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Glorie Metsa Wowo

Glorie Metsa Wowo is contributing to the improvement of Africa’s agricultural production.

This AIMS Cameroon alumna from the 2018-2020 Cooperative Master’s Program is a Scientific Officer in Artificial Intelligence at the International Crops Research Institute for the Semi-Arid Tropics (ICRISAT)/Manobi Africa which she joined in March 2021 in Dakar, Senegal. Specifically, Glorie is working on Crop Modelling Systems and the use of satellite images for Crop Monitoring. The aim is to help farmers make decisions and increase their yield, thus contributing to food security which is one of Africa’s greatest challenges and development priorities. 

Glorie had built a strong academic foundation back in Cameroon. After graduating from the University of Dschang where she majored in Network and Distributed Services, she was admitted to AIMS Cameroon’s 2018-2020 Co-operative Master’s Programme and graduated in a Cooperative Master’s in Mathematics Sciences.

Glorie admits that AIMS Cameroon groomed her for professional responsibility and success. “AIMS Cameroon has exceptionally prepared me for a smooth transition from academic to work by providing me with the skills necessary to succeed such as in communication, Machine Learning and Artificial intelligence, Modelling and analysis. As a Mastercard Scholar through the Cooperative Master’s, my studies ended with a professional internship in an insurance company in Douala-Cameroon, where I learned a lot about real world problems in insurance and mastered how to come up with solutions. It was the opportunity I had to apply my analytical skills on real business data. This also allowed me not only to learn new skills, considering a new topic I was working on, but also to improve my personal skills and polish my professional growth and experience. During this learning experience, I additionally became fluent in English and this allowed me to communicate with a broader variety of people,” reveals Glorie Metsa Wowo.

After graduating from AIMS Cameroon, Glorie obtained a scholarship for the Mathematical Sciences for Climate Change Resilience (MS4CR) Internship Program led by the AIMS Industry Initiative program, as an intern at ICRISAT/Manobi Africa, which was another opportunity for her to professionally grow by taking part in supervised and scheduled work: “During my internship, I assessed the use of remote sensing and satellite images for crop response and designed the automation process.”

Today, Glorie Metsa Wowo is one of AIMS Cameroon’s lady scientists gradually transforming the continent with new development paradigms flowing out of their untamed passion for Mathematics which, Glorie agrees, has always been seen as a “difficult course”. “For me, it is one of the sciences that teaches me to have exceptional critical-thinking skills and that the answers will not always be in front of my face. Through courses like Mathematics, I have learned how to solve complex problems and that high-quality results take hard work. AIMS has contributed to this for sure. The most important thing is not to get stuck in the notebooks learning all the mathematical theories, but to have the ability to make a projection between what you have learned and how it could be applied in real life, on concrete problems.”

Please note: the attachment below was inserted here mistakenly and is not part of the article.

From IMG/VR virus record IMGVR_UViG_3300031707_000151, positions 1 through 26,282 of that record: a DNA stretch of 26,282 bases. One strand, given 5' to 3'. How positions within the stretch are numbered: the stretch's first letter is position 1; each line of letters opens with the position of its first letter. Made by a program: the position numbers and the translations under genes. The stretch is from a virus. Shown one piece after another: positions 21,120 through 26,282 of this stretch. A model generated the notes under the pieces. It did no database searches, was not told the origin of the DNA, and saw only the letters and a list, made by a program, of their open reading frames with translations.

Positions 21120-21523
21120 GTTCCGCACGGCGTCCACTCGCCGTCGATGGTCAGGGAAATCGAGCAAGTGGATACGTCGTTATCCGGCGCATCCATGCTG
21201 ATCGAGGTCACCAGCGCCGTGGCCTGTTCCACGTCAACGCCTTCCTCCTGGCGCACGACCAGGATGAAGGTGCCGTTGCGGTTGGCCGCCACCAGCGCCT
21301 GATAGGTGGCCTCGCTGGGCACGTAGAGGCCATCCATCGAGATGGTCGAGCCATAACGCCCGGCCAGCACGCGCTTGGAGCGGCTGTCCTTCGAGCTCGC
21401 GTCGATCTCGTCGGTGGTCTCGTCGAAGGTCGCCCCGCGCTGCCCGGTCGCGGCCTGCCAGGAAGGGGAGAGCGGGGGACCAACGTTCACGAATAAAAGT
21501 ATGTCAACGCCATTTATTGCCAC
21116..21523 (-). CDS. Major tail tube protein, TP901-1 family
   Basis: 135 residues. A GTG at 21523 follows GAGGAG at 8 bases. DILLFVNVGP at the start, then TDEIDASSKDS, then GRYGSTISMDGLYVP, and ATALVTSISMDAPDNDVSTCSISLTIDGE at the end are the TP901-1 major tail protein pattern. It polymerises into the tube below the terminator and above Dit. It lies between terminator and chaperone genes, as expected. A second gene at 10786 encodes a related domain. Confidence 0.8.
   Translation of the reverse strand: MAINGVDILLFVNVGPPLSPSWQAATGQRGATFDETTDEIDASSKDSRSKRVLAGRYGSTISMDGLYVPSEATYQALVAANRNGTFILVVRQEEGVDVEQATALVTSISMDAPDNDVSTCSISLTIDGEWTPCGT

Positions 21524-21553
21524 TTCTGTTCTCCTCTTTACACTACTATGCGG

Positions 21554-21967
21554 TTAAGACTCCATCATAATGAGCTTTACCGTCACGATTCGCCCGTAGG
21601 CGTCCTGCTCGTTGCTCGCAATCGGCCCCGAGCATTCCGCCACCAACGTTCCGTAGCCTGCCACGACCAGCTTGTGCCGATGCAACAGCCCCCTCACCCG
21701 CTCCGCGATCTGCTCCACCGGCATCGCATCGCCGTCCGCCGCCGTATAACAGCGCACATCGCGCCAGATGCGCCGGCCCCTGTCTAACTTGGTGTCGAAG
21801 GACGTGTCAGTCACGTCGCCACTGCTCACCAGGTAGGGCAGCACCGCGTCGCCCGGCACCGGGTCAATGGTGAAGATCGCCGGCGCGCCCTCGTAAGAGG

Like Prof. Neil Turok – the founder of AIMS Network, Glorie unapologetically believes the future of Africa is in the hands of its youths. Her vision for Africa is tied to this belief in youth potential. “Our mentality or way of thinking does not help us to develop our African countries. How can we get into debt and not even invest in projects that bring value and could help pay off that debt? I think the future of Africa is in youth’s hands. The young generation has to be aware enough of the challenges that the future generations will face as well and start working now to change the situation in their community. So if each young person has a local impact, the summation will make a global impact. I think the education system should play a crucial role in raising awareness among young people and therefore in identifying the problems. Thanks to AIMS which is a very special educational model that prepares youth for this. Today, I am working on Crop Monitoring Systems with the overall objective of increasing agricultural yields. I hope to have a real impact in agriculture which is one of the key sectors in Africa because lack of food means food insecurity, which in turn can lead to wars, and therefore likely deaths. I also hope in the near or distant future to have a real impact on young people like me through my achievements so that together we continue to build projects and solutions to solve the problems of our beautiful community and by extension Africa,” explains Glorie. 

Her leisure and community giveback schedules equally involve improving child education. “When I am not keeping busy with work, I watch documentaries, text, walk around and more seriously think on how to improve the education of young children so that they can have a positive impact on their community later on,” says the scientist■

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